Cost of Revenue and Gross Margin. Our cost of product revenue increased from $11.9 million for the fiscal 2013 second quarter to $15.6 million for the fiscal 2014 second quarter, an increase of $3.7 million, or 32%. Our cost of service revenue increased from $1.7 million for the fiscal 2013 second quarter to $4.0 million for the fiscal 2014 second quarter, an increase of $2.3 million, or 132%. Gross margin decreased from 29.9% for the fiscal 2013 second quarter to 28.5% for the fiscal 2014 second quarter. Our gross margins were unfavorably impacted by an increased mix of lower margin solar projects during the fiscal 2014 second quarter compared to the prior year second quarter. Our gross margin on renewable revenue was 21.2% during the fiscal 2014 second quarter compared to 27.1% during the fiscal 2013 second quarter. We expect that our total margins from sales of renewable solar systems will continue to remain in the 20.0% range during the remainder of fiscal 2014. Gross margin from sales of our integrated lighting systems for the fiscal 2014 second quarter was 32.1% compared to 30.4% for the fiscal 2013 second quarter. The increase in our lighting gross margin percentage was due to the cost containment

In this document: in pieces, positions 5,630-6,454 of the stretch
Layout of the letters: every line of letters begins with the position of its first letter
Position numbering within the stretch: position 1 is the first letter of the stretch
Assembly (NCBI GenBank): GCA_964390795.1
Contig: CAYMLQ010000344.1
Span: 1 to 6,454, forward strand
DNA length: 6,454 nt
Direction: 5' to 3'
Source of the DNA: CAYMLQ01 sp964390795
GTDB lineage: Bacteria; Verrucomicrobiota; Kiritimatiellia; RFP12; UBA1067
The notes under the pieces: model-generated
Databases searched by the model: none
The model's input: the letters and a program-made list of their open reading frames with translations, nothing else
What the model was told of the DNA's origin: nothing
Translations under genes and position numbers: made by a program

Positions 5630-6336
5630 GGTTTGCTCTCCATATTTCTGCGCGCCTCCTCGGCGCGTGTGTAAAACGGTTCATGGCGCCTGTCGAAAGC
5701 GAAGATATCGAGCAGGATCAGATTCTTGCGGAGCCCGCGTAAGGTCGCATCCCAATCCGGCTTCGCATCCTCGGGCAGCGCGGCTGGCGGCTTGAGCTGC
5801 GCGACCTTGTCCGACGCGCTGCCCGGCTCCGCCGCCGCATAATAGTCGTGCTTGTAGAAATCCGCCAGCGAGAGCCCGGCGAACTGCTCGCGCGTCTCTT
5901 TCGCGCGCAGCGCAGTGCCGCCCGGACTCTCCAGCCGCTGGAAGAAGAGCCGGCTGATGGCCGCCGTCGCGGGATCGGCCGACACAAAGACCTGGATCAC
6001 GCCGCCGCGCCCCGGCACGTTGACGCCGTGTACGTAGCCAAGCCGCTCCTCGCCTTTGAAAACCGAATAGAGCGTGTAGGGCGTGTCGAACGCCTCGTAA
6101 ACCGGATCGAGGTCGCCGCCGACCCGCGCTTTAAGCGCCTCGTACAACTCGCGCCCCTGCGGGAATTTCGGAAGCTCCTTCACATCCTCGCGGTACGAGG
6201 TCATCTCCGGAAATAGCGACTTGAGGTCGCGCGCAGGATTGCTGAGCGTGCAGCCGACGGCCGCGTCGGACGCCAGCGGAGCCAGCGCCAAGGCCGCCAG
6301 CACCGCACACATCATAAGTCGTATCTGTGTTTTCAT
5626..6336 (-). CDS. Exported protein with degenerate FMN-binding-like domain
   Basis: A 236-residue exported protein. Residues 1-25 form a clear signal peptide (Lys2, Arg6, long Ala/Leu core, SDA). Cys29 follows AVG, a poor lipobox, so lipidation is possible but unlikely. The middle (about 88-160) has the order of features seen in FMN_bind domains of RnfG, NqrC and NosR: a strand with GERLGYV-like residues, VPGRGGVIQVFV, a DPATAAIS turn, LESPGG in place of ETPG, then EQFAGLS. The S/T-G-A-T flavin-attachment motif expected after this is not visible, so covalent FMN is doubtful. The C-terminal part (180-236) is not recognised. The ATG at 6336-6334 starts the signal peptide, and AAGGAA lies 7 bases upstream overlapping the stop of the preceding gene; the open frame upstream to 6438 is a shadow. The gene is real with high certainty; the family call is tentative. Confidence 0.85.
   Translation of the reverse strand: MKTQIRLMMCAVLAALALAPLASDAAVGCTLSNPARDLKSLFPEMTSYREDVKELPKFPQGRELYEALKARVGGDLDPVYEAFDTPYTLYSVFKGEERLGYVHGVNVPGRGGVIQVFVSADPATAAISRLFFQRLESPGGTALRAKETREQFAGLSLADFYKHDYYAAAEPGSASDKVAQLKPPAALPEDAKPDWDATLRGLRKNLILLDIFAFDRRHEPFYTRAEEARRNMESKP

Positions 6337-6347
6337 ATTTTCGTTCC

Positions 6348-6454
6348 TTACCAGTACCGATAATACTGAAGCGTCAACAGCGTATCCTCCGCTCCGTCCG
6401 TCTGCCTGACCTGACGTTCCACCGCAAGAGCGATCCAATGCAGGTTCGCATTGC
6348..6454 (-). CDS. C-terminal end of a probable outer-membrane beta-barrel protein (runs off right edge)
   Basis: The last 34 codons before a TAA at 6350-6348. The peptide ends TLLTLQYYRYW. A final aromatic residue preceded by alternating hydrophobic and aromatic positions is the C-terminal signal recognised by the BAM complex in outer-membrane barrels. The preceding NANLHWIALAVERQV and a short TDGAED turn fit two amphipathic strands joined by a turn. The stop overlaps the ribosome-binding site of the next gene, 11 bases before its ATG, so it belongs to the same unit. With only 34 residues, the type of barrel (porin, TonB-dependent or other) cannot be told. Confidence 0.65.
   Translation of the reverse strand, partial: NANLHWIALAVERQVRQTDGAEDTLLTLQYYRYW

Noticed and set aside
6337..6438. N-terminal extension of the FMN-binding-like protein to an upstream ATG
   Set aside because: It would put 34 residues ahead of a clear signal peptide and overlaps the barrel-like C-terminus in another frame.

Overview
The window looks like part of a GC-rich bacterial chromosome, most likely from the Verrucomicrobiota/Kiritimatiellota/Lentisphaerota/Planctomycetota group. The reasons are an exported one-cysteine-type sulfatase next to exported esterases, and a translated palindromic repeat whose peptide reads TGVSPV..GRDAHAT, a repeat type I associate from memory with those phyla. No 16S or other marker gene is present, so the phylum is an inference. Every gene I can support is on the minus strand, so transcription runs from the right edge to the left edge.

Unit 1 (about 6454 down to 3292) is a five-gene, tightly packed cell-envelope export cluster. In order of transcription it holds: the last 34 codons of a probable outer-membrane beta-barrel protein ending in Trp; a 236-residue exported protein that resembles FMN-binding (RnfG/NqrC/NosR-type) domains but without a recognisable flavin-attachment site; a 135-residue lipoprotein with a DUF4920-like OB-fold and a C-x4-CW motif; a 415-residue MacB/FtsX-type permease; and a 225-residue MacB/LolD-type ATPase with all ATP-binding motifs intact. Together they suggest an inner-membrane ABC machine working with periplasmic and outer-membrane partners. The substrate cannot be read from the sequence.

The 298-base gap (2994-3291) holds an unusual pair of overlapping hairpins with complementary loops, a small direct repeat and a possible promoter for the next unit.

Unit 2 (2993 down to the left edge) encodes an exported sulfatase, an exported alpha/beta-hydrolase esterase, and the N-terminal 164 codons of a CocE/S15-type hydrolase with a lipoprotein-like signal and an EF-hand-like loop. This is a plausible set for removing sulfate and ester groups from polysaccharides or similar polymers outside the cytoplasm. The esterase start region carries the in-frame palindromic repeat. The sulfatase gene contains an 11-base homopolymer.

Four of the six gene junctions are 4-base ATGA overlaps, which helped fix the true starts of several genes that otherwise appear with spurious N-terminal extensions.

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initiatives within our manufacturing facility. Our cost of product revenue increased from $21.5 million for the first half of fiscal 2013 to $28.5 million for the first half of fiscal 2014, an increase of $7.0 million, or 33%. Our cost of service revenue increased from $3.1 million for the first half of fiscal 2013 to $6.3 million for the first half of fiscal 2014, an increase of $3.2 million, or 104%. Total gross margin decreased from 29.3% for the first half of fiscal 2013 to 28.0% for the first half of fiscal 2014. For the fiscal 2014 first half, our gross margin percentage declined due to the increased mix of lower margin solar projects compared to the prior year. Our gross margin on renewable revenues was 31.0% during the fiscal 2013 first half compared to 21.5% during the fiscal 2014 first half. Gross margin from our HIF integrated systems revenue for the fiscal 2013 first half was 29.0% compared to 30.7% during the fiscal 2014 first half.